Wednesday, July 2, 2008

A Pop Quiz of Character for Barack Obama

I first saw the above Japanese cell phone company ad on CNN which said:
(CNN) — A Japanese cell phone company has pulled one of its television ads that used a monkey to portray Sen. Barack Obama.

The commercial opens with a crowd rallying behind a well-dressed monkey speaking from a podium. The supporters are cheering and waving signs that say “Change.” In the ad, the monkey was encouraging users to change providers.

Watch: Cell phone company pulls ad

The company behind the ad, eMobile Ltd., insists it had no idea of any racial undertones and says the ad was just a nod at Obama’s worldwide popularity.

Eric Gan, president of eMobile, points out that their company’s mascot is a monkey – an animal revered in Japan — and has been used in previous ads.

“When we saw the idea for the first time, it was ‘Hey, you're copying the idea from the presidential election in the U.S.’ Yes, but, you know, that's how you make a presentation. How you make an impact. We thought it quite was interesting,” he said.

Bloggers immediately voiced their disapproval of the ad and accused the company of being racist.

Gan says the company was unaware of how the ad might be interpreted, but “now, of course, we know.”
I'm not paying much attention to the statements and reactions of either supporters or opponents of the Democratic Presidential candidate in this November's US Presidential elections because I want to see how BARACK OBAMA himself reacts to it.

Will he ignore it? Be indifferent? Be defensive or outraged? Or will he laugh it off and say something witty, intelligent, stupid?

To me it is an important gauge of his character on the aspect of RACE in this historic election. It has implications too for things like "cultural sensitivity" and even, "foreign policy" and "diplomacy." A pop quiz, a calibration test. Never mind what anybody else says. Not that my one vote matters, but how he reacts will tell me a great deal about him and what I must think of him for the purpose of exercising the precious sacred right of suffrage and in what direction I ought to case my small particle of national sovereignty.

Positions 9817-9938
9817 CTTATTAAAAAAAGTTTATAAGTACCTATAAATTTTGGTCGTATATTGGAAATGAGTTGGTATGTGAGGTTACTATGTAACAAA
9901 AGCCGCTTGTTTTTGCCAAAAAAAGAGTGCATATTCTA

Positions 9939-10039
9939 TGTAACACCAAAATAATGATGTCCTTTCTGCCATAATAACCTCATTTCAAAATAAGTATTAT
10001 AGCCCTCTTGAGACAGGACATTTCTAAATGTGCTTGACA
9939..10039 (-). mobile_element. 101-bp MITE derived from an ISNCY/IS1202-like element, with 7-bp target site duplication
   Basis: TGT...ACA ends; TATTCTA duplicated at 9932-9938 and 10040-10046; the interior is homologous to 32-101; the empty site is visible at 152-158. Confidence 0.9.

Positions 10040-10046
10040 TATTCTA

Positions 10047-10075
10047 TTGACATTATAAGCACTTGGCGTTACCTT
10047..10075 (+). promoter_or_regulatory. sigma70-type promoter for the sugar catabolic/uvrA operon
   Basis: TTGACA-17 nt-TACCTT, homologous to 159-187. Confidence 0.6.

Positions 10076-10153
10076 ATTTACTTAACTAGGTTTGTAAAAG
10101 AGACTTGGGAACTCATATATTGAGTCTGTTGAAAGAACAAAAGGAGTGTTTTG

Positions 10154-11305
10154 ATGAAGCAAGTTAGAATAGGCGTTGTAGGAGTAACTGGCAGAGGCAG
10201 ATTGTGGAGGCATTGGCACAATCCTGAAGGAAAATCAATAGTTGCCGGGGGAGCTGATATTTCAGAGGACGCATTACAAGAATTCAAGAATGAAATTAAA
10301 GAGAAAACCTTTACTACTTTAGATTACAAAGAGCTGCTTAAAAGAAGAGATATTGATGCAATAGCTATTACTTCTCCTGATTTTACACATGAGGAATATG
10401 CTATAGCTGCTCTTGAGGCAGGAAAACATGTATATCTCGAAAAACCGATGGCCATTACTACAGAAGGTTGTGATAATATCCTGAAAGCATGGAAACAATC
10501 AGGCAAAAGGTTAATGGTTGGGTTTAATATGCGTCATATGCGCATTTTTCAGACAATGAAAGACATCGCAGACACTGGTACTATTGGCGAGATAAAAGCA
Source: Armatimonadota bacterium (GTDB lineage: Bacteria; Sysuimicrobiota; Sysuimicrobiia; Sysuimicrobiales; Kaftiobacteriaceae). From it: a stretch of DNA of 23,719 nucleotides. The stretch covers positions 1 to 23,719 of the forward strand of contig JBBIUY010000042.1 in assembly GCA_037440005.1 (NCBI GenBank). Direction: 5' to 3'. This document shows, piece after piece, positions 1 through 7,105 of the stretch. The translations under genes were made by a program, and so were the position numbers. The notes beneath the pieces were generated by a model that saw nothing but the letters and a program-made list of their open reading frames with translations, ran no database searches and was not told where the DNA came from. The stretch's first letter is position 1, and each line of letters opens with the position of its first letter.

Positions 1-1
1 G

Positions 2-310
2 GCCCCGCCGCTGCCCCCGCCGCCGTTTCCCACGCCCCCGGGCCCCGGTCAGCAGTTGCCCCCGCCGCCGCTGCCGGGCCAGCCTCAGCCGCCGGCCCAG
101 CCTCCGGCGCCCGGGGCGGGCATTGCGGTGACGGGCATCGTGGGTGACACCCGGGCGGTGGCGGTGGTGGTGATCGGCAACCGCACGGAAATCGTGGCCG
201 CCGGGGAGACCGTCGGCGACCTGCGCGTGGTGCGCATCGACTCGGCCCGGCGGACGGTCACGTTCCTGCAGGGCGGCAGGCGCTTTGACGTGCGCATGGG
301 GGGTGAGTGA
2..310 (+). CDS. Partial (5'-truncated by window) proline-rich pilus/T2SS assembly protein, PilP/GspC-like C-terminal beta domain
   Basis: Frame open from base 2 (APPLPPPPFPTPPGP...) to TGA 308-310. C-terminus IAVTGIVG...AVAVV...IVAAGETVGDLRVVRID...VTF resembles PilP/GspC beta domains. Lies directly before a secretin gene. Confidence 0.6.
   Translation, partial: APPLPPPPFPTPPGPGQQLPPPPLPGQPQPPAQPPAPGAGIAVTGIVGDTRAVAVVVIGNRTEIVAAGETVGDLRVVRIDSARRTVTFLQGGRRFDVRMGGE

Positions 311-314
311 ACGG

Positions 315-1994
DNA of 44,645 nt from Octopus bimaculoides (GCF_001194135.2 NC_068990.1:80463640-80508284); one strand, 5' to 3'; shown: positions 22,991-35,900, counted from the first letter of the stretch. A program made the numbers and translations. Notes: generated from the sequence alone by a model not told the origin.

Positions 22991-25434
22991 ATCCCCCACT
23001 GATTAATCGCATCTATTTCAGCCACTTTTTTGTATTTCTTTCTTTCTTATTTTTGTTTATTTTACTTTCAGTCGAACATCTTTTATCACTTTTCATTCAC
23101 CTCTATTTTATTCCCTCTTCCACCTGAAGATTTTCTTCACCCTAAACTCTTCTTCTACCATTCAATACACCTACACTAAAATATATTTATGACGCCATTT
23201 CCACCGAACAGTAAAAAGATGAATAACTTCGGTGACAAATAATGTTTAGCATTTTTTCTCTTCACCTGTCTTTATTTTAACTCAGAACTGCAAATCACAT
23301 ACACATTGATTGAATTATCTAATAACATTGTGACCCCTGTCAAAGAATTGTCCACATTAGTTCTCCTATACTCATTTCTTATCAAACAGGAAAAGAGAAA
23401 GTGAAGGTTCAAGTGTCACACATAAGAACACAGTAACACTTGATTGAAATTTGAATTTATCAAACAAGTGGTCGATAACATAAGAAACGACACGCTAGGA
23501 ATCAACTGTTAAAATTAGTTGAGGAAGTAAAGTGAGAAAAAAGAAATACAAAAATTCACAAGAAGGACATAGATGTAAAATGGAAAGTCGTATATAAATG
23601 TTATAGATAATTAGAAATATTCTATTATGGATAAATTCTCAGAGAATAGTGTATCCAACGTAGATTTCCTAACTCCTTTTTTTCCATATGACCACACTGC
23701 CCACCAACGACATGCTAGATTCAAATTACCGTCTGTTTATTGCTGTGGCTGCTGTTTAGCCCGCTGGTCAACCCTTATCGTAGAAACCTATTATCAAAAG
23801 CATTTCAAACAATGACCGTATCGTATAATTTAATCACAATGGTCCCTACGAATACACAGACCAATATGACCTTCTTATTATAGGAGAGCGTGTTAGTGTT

What really is Barack Obama, the Black and White Man, made of?

More on the character issue with respect to the problem of EVIL in the world, with a comparison to John McCain--over at the Volokh Conspiracy.


Amadeo said...

I have not a bit of qualm about the generally complimentary analysis of Obama in the Volokh Conspiracy piece. After all, the author based his entire thesis on what he read from the 2nd autobiographical book authored by Obama.

For somebody who wrote two autobiographical books prior to his ascendancy in the political sphere, one has to assume that a grand design preceded all these succeeding actions. A well-thought and cadenced plan all leading to the goal of securing the highest office of the land, maybe?

So how does one go about doing this? By alienating certain segments of the electorate, or espousing very unpopular stands? Or trying to appeal and appear in agreement with as many as possible?

Thus, subsequent acts and pronouncements, especially during unguarded and unrehearsed moments, become key to understanding the man.

Now, we find in the news that the presumptive Democratic nominee has started his expected trek toward the middle or where he gains the most, changing various positions as he campaigns along. Shades of your typical Mr. Smart Politician?

DJB Rizalist said...

what politician can you point to that is any different? There are no saints in that business, as you well know. Remember we are only choosing between these two specific men, Barack Obama and JOhn McCain. What for example might've possessed Mr. McCain to go to Colombia all of a sudden? Could it be advanced information on the release and rescue of Ms. Betancourt. How should we read that move?

Amadeo said...

Are we agreed then that Obama is more special, historic, or Messianic as his campaign and supporters are trying project, as the politicians in this current milieu?

If so, then we have no disagreement, because it is precisely this aura of special-ness and “above the fray” parries to critical issues that his campaign and supporters, especially the fawning media, have invested in his candidacy.

Let the equally intrusive vetting and obtrusive treatment then begin for candidates on both sides.

DJB Rizalist said...

I think every candidate is special in one way or another. Certainly, the service of John McCain in the Armed Forces makes him special. Whatever distinguishes Mr. Obama is not any special kind of special. But of course the supporters of each would like their candidate's accomplisments or characteristics to be noticed and valued by the voters.

They are all equal to me in this regard.